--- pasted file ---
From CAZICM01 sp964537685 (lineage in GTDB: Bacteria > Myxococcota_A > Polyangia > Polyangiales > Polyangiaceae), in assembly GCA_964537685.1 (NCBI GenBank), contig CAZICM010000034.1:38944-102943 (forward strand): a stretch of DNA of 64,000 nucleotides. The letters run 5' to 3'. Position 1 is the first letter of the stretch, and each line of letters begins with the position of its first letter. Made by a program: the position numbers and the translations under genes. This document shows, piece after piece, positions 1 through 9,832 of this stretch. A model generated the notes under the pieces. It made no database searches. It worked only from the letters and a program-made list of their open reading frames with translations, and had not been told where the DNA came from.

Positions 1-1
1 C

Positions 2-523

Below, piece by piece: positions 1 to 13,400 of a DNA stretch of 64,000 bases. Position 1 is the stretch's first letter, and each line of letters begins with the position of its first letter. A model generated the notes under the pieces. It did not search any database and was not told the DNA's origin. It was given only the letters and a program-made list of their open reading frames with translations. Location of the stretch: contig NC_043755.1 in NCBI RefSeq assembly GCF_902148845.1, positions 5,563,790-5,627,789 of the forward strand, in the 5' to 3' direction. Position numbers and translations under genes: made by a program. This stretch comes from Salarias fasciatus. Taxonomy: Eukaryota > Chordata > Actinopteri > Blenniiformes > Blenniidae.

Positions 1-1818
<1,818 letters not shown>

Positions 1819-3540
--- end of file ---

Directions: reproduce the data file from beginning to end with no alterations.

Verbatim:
From CAZICM01 sp964537685 (lineage in GTDB: Bacteria > Myxococcota_A > Polyangia > Polyangiales > Polyangiaceae), in assembly GCA_964537685.1 (NCBI GenBank), contig CAZICM010000034.1:38944-102943 (forward strand): a stretch of DNA of 64,000 nucleotides. The letters run 5' to 3'. Position 1 is the first letter of the stretch, and each line of letters begins with the position of its first letter. Made by a program: the position numbers and the translations under genes. This document shows, piece after piece, positions 1 through 9,832 of this stretch. A model generated the notes under the pieces. It made no database searches. It worked only from the letters and a program-made list of their open reading frames with translations, and had not been told where the DNA came from.

Positions 1-1
1 C

Positions 2-523

Below, piece by piece: positions 1 to 13,400 of a DNA stretch of 64,000 bases. Position 1 is the stretch's first letter, and each line of letters begins with the position of its first letter. A model generated the notes under the pieces. It did not search any database and was not told the DNA's origin. It was given only the letters and a program-made list of their open reading frames with translations. Location of the stretch: contig NC_043755.1 in NCBI RefSeq assembly GCF_902148845.1, positions 5,563,790-5,627,789 of the forward strand, in the 5' to 3' direction. Position numbers and translations under genes: made by a program. This stretch comes from Salarias fasciatus. Taxonomy: Eukaryota > Chordata > Actinopteri > Blenniiformes > Blenniidae.

Positions 1-1818
<1,818 letters not shown>

Positions 1819-3540